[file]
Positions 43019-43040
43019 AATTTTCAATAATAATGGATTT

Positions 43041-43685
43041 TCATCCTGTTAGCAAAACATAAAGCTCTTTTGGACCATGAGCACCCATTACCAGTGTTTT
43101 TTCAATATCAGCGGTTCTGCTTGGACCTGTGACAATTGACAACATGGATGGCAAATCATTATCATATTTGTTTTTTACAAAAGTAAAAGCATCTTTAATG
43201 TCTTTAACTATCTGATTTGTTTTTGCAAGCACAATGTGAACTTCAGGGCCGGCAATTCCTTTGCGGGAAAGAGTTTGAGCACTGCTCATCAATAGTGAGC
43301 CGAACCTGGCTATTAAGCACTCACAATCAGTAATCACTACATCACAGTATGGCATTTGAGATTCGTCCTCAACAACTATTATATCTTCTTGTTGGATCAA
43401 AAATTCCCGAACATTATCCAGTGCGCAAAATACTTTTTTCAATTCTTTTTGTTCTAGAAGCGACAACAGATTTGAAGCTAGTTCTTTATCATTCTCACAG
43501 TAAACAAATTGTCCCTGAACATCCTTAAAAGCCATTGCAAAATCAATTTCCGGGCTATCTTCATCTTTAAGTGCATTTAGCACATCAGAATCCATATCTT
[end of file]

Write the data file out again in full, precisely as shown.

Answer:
Positions 43019-43040
43019 AATTTTCAATAATAATGGATTT

Positions 43041-43685
43041 TCATCCTGTTAGCAAAACATAAAGCTCTTTTGGACCATGAGCACCCATTACCAGTGTTTT
43101 TTCAATATCAGCGGTTCTGCTTGGACCTGTGACAATTGACAACATGGATGGCAAATCATTATCATATTTGTTTTTTACAAAAGTAAAAGCATCTTTAATG
43201 TCTTTAACTATCTGATTTGTTTTTGCAAGCACAATGTGAACTTCAGGGCCGGCAATTCCTTTGCGGGAAAGAGTTTGAGCACTGCTCATCAATAGTGAGC
43301 CGAACCTGGCTATTAAGCACTCACAATCAGTAATCACTACATCACAGTATGGCATTTGAGATTCGTCCTCAACAACTATTATATCTTCTTGTTGGATCAA
43401 AAATTCCCGAACATTATCCAGTGCGCAAAATACTTTTTTCAATTCTTTTTGTTCTAGAAGCGACAACAGATTTGAAGCTAGTTCTTTATCATTCTCACAG
43501 TAAACAAATTGTCCCTGAACATCCTTAAAAGCCATTGCAAAATCAATTTCCGGGCTATCTTCATCTTTAAGTGCATTTAGCACATCAGAATCCATATCTT